Highbury Quadrant

Cost-neutral council social housing retrofit and new-build with zero heating bills for tenants

This Passive House 'special project' was commissioned in 2012 to test the vision of zero heating costs for council tenants in retrofitted properties.

The aims were:

  • A pilot, environmentally-responsible project to transform hard-to-heat, cold, damp, council-owned rental flats into comfortable, healthy homes that would change the lives and opportunities of Islington residents.
  • Pilot project carried out at no cost to Islington Council (the project would be funded by building and selling an additional family house to replace redundant off-street car parking on the site).
  • Make heating so cheap to run that it would not be worth billing tenants.
  • Save on the capital cost of space heating by sharing one small electric heat pump between the flats.
  • Water heating provided by a revolutionary low-cost domestic hot water tank in each property with a tiny air source heat-pump on top of the tank (outside heating air drawn in via a twin-duct through outside wall). The first appliances to be used in a UK property would be supplied by special arrangement direct for this project from the European manufacturer.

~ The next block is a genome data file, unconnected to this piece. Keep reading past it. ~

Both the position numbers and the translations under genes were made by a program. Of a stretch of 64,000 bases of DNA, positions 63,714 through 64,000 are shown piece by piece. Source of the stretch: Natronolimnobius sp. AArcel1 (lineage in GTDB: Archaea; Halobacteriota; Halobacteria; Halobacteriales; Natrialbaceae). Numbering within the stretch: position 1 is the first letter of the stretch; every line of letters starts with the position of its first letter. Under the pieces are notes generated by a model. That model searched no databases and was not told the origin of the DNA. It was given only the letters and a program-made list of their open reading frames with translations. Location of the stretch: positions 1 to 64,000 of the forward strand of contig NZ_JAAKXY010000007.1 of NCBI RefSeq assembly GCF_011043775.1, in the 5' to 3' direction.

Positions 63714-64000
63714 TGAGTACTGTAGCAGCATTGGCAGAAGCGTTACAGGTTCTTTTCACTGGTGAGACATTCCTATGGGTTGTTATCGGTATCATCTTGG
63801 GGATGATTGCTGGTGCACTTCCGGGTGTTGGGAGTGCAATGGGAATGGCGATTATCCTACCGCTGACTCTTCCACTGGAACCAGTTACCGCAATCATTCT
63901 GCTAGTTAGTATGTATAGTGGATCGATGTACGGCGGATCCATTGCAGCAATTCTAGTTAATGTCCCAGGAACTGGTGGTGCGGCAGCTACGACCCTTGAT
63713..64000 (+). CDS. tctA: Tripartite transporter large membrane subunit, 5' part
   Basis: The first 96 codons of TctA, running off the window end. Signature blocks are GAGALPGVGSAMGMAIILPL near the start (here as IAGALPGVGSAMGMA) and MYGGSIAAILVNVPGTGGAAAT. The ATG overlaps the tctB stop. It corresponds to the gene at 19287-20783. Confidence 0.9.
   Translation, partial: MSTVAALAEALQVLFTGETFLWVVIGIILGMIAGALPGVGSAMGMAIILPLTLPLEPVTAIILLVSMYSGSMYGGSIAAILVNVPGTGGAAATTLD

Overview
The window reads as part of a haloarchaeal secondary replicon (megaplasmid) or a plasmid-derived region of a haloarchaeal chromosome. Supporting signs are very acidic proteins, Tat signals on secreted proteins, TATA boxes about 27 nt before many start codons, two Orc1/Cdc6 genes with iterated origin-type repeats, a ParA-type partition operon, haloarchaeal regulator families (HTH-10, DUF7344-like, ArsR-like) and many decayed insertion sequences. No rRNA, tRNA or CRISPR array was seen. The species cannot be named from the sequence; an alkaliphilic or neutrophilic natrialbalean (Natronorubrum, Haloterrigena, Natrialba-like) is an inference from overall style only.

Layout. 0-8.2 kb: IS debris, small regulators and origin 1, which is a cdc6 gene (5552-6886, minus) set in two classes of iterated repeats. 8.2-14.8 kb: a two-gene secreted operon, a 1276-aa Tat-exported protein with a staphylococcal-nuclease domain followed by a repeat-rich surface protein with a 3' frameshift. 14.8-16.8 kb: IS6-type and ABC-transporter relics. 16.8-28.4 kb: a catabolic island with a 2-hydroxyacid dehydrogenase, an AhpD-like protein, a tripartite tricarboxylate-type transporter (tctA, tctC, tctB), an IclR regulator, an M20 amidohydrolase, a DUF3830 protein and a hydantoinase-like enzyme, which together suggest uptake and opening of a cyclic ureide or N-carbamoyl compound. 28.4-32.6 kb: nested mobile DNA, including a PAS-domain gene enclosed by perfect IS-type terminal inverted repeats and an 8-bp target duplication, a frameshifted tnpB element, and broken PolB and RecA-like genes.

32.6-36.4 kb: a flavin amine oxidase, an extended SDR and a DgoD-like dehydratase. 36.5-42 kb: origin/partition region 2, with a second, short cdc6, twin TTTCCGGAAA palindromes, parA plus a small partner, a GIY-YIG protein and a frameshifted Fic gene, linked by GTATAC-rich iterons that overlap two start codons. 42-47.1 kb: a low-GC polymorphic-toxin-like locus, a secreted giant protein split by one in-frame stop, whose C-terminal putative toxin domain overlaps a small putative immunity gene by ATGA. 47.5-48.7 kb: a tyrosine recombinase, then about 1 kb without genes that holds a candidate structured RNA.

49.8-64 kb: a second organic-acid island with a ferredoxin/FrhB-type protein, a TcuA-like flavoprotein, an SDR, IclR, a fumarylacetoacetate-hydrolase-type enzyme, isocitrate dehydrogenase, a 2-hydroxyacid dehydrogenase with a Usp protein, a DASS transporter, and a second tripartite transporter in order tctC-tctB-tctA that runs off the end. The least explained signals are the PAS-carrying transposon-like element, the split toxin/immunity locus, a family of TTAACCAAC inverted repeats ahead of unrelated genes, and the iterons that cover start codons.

• Hygiene ventilation (providing pollen and virus protection) via a centralised heat recovery ventilation unit for all three flats.
  • To restore a council-owned street property that was suffering from subsidence. At the same time to enhance the architecture so that it is tenure-blind. It is our belief that council-owned street properties should be as attractive as any well-maintained privately-owned property.

However, after the retirement of the commissioning officer, a succession of officers in the Islingon Housing Department seemed unable or unwilling to support either the technical or design vision, even deliberately down-grading the 'middle-class' entrance handrailing without a cost-saving. After years of wrangling, muddled-thinking and money-wasting, during which time subsidence problems became critical, the project stalled. At least 7 years after the project could have been completed as a Passive House, it seems set to be commenced with a mediochre energy target by 'framework architects' at a higher capital cost than the pilot Passive House scheme. The massive increase in energy costs in 2022 only highlights what appears to be the myopic thinking of the council's housing department.

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